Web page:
Review of Timothy J. Minchin, Labor Under Fire: A History of the AFL-CIO Since 1979. Labour/Le Travail 81 (2018): 293-296.
"There's No Going Back," review of The Great Exception by Jefferson Cowie, Democracy: A Journal of Ideas (Spring 2016).
"Should Liberals Back Public Employee Unions?," review of Government Against Itself by Daniel DiSalvo and Bring Back the Bureaucrats by John J. DiIulio, Jr. The American Prospect (Summer 2015). With Jake Rosenfeld.
“Smooth Operator,” review of The Whole Damn Deal by Kathryn McGarr. The American Prospect (September 2011).
“A Long-Distance Runner,” review of Citizen Rauh by Michael E. Parrish. The American Prospect (December 2010).
“Frustrated by His Own Party,” review of Roosevelt's Purge by Susan Dunn. The American Prospect (November 2010).
“The Truth About the Senate,” review of The Most Exclusive Club by Lewis Gould. The American Prospect (December 2005).
Selected other publications
"Joe Biden's nostalgia for 'civility' is nostalgia for the politics of Jim Crow." Washington Post Monkey Cage, June 21, 2019.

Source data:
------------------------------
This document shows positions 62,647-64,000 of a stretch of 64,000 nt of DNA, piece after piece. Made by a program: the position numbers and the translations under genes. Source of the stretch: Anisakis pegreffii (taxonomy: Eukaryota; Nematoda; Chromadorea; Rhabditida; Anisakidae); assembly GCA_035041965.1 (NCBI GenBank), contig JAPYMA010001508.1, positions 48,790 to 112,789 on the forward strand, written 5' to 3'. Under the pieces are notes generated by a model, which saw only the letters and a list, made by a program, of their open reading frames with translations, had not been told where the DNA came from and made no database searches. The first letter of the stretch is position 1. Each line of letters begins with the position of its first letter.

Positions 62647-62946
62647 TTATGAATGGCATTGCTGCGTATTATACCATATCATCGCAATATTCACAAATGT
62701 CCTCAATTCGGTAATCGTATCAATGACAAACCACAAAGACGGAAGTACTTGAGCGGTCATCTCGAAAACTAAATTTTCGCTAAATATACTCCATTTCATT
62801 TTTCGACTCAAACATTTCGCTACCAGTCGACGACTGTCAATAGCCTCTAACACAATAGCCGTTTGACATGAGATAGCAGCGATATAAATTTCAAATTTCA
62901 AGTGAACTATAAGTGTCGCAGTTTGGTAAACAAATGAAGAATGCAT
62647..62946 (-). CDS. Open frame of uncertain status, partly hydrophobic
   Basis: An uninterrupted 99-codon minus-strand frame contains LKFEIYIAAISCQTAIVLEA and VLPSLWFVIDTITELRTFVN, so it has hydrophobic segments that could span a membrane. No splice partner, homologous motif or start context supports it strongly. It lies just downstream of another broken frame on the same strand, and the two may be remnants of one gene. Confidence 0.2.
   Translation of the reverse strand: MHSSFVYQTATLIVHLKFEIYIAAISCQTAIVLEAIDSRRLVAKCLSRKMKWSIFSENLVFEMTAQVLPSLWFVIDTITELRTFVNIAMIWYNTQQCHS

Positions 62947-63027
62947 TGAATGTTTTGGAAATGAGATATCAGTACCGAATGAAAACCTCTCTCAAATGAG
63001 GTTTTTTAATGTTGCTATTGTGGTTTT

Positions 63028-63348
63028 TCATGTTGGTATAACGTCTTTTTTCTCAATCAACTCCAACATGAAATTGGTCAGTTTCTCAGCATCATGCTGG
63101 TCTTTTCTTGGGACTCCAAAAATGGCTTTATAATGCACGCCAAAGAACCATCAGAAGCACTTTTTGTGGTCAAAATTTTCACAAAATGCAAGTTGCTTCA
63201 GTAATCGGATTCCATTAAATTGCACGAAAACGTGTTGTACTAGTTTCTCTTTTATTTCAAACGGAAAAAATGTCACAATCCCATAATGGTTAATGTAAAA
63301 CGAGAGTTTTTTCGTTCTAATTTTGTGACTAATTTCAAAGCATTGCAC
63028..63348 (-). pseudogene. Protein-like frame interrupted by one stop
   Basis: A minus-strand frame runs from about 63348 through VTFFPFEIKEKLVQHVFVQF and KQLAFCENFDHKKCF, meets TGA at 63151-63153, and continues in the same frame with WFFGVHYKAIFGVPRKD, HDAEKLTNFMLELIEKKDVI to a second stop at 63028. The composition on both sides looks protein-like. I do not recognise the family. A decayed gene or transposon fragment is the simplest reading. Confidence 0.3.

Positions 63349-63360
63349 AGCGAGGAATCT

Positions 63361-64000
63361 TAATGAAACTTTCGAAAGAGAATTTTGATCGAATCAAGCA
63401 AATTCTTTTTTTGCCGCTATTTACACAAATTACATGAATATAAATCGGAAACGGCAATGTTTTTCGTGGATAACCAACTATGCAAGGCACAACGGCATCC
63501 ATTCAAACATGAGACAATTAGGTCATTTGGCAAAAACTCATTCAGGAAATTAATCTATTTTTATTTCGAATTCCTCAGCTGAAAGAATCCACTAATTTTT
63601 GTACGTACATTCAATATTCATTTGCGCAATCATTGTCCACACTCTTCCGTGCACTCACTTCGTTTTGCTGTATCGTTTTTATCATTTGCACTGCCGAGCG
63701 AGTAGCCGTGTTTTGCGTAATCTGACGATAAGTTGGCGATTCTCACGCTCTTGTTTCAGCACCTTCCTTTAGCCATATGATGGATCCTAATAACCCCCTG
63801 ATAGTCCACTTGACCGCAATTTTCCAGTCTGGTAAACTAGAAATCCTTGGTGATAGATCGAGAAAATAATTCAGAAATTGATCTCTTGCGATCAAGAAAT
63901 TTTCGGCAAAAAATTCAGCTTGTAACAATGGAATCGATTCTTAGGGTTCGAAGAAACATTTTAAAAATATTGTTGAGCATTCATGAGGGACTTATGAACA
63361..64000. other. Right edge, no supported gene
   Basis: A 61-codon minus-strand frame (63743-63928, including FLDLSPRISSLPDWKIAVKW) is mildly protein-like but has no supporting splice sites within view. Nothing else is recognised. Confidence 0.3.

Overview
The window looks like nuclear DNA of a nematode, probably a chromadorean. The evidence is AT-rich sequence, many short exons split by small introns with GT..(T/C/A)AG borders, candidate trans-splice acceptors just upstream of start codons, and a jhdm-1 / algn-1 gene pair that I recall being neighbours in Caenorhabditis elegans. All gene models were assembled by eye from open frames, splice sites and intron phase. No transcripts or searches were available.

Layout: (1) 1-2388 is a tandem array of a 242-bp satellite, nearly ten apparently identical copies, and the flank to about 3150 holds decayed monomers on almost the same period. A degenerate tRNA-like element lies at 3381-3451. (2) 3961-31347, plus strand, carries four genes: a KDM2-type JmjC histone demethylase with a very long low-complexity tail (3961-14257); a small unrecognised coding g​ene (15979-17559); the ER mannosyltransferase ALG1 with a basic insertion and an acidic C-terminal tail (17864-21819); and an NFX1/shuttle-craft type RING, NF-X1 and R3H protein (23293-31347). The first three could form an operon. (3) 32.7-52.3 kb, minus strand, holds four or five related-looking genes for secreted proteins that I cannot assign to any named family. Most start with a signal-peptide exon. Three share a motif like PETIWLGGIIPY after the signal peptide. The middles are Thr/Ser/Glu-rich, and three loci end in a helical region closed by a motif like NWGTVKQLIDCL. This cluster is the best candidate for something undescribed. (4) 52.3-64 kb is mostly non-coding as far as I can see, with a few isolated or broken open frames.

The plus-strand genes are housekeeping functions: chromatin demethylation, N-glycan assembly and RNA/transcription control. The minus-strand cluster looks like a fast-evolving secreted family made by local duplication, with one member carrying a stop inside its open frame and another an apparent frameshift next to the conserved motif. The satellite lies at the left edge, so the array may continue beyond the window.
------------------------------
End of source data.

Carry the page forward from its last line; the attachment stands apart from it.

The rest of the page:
"The dilemmas for Democrats in 3 past visions for the party." Vox Polyarchy, June 13, 2019. With Daniel Schlozman.
"People used to joke about 'Democrats in disarray.' They're not joking now." Interview with Henry Farrell. Washington Post Monkey Cage, January 30, 2019.
"Why Steve King's Punishment Took So Long." New York Times, January 15, 2019. With Daniel Schlozman.
"What History Teaches about Partisanship and Polarization." Scholars Strategy Network, July 23, 2018.
"How the American Two-Party System Became So Divided." Interview with David Frum. The Atlantic, April 8, 2008.
"How Feminists Became Democrats," Politico, February 3, 2018.
"Can Steve Bannon Realign American Politics?" New York Times, December 8, 2017.
"Two Cheers for Polarization." Boston Review, October 25, 2017.
“The Way of the Hammer.” The American Prospect (November 2006).
“Disorder in the Court.” The American Prospect (July 2005).
Recent media appearances
RadioWest, KUER, January 7, 2019.
Fogged Clarity podcast, October 12, 2018.
PBS Digital Studios' "America From Scratch," August 25, 2018.
The Ezra Klein Show podcast, June 30, 2018.
Slate's The Gist podcast, May 22, 2018.
The Majority Report podcast with Sam Seder, February 21, 2018.
Thinking Aloud with Marcus Smith, BYURadio, February 9, 2018.
New Books Network podcast, February 5, 2018.
WAMC, January 31, 2018.
Assistant Professor, Department of Political Science
13 Oak Drive
Hamilton, NY 13346